The trend in U.S. fisheries management is clearly moving in the direction of greater awareness of bycatch-related issues, and increased cooperation among fishermen, scientists, and managers to develop new solutions to these problems.
(PRWEB) May 27, 2014
Environmental special interest group Oceana made headlines last March with its bycatch report, "Wasted Catch: Unsolved Problems in U.S. Fisheries." Since the report's release, many media publications and other environmental organizations, such as The Pew Charitable Trusts, have further presented coverage of issues regarding bycatch in the United States, but these stories often provide little or no information about the significant and successful efforts taken by many commercial fisheries to curb unintended catch. A recently released response by Saving Seafood concludes that these omissions of facts are misleading, ultimately providing the public a skewed perspective on U.S. fisheries management.
According to the Saving Seafood response, Oceana consistently presented the report's data in a way that magnifies alleged problems with bycatch, while minimizing references to successful and ongoing efforts to address unintended bycatch. Saving Seafood writes, "The result is a distorted picture of the current state of U.S. fisheries as a whole, and bycatch issues in particular. A closer examination of such findings, and omissions, reveals that the situation is more complicated and less dire than these groups' misleading reports have led readers, radio listeners, and television viewers to believe."
Prior to the release of Oceana's report and continuing today, fishermen, regulators, and scientists are working together to address these issues and improve bycatch reduction technologies, as underscored by The National Oceanic and Atmospheric Administration's (NOAA) National Bycatch Program.
According to Saving Seafood, "The trend in U.S. fisheries management is clearly moving in the direction of greater awareness of bycatch-related issues, and increased cooperation among fishermen, scientists, and managers to develop new solutions to these problems."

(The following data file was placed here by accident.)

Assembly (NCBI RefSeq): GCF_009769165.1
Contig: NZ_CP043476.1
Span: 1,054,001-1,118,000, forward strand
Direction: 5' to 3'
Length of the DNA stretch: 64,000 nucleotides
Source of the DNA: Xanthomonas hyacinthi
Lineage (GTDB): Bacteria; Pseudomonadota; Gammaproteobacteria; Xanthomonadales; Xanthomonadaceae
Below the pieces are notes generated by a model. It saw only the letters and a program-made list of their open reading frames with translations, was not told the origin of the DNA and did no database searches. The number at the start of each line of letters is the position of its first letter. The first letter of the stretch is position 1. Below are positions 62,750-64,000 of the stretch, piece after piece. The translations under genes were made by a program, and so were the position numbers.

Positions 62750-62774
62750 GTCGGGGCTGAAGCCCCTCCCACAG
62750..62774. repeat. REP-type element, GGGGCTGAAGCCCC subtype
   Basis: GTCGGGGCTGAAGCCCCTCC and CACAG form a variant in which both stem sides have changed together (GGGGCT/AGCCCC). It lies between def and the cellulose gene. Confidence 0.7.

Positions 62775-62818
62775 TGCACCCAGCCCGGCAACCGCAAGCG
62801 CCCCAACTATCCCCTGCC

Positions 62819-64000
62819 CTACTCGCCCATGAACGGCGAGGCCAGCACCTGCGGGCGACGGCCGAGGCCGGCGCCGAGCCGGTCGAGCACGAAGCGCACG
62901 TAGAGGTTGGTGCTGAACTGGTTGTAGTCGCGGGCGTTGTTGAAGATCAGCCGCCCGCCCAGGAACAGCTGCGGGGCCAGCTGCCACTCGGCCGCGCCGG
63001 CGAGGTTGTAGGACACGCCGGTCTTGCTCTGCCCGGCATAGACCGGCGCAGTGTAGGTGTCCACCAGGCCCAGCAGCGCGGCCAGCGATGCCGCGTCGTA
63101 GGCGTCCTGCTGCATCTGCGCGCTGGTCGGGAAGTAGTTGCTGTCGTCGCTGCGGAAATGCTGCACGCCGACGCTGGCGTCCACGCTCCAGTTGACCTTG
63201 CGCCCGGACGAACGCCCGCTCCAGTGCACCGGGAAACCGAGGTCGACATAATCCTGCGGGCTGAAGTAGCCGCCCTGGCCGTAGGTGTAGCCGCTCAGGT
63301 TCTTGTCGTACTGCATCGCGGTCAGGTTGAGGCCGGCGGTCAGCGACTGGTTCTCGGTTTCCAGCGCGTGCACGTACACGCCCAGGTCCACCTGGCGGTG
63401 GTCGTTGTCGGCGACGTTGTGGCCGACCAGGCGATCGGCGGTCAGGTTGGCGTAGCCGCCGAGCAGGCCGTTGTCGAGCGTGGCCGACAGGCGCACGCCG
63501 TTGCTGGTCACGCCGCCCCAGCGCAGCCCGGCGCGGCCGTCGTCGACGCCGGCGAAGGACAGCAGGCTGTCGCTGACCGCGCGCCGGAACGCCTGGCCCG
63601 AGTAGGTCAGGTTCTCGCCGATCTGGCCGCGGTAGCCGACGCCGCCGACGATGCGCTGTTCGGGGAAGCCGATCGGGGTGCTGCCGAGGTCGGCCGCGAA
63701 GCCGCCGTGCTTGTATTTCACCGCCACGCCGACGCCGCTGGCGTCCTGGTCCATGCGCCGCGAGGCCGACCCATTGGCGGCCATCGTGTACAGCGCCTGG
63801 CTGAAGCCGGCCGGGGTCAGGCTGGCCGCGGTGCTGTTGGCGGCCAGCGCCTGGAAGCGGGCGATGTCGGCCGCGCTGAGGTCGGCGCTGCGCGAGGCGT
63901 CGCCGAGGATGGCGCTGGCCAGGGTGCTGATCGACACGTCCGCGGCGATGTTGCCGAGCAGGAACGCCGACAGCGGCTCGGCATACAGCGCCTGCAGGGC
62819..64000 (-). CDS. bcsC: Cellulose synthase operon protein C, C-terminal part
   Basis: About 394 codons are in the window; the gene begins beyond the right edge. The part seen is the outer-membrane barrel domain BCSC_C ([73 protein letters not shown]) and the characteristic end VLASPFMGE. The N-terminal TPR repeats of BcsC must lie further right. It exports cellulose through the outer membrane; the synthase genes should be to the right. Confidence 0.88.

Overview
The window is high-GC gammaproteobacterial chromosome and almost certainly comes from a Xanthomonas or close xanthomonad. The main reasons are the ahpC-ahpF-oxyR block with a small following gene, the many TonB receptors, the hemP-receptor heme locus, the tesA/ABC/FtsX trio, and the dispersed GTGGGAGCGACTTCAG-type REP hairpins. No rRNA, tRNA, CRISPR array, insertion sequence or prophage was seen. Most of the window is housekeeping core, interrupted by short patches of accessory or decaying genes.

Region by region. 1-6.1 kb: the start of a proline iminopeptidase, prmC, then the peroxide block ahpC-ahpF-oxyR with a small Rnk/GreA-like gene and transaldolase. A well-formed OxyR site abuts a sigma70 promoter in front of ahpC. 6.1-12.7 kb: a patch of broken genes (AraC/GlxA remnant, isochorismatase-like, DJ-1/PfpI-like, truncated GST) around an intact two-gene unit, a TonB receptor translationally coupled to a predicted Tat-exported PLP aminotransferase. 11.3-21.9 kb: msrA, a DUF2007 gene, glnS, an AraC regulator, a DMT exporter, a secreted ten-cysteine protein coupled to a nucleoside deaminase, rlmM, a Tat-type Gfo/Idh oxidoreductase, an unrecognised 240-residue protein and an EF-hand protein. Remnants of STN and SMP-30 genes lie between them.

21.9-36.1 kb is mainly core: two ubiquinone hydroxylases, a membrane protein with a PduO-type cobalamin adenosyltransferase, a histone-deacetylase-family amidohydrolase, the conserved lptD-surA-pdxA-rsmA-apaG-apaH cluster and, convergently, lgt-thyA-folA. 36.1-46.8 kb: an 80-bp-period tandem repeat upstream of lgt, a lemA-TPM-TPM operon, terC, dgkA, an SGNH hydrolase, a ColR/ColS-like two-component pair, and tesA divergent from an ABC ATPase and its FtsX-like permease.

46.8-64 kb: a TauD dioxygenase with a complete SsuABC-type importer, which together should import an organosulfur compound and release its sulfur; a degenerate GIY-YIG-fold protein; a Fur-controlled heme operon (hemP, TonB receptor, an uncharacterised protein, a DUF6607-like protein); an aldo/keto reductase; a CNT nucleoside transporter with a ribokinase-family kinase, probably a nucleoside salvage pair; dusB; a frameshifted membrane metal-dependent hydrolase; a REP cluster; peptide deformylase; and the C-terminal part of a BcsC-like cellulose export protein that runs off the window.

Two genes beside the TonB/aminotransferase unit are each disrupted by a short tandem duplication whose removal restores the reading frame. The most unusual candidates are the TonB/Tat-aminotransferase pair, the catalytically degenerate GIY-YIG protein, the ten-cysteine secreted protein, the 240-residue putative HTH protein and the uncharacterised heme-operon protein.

New technologies and management efforts have already been implemented to reduce U.S. bycatch. The Atlantic sea scallop fishery, one of the most valuable in the nation according to NOAA's recently released Fisheries Economics of the United States report, has partnered in the last decade with the Coonamessett Farm Foundation to design turtle excluder devices, which have been required on all scallop vessels since 2013, and prevent sea turtles from being caught in dredge gear, according to NOAA Fisheries. Long-line fisheries, such as the swordfish fishery, deploy circle hooks, which according to the World Wildlife Fund (WWF), are much less likely to be swallowed by turtles than traditional J-shaped hooks. The Ruhle trawl, a trawl design developed through a cooperative research effort between NOAA and the University of Rhode Island, can reduce the catch of nontarget fish species in the Northeastern groundfish fishery by up to 50 percent, according to NOAA.
By minimizing these past successes and dwelling on alleged failures, Oceana's report and much of the subsequent media coverage do not accurately represent the current state of bycatch management, and shortchanges the tremendous efforts taken by American fishermen, regulators, and scientists to make those successes possible, according to the Saving Seafood analysis.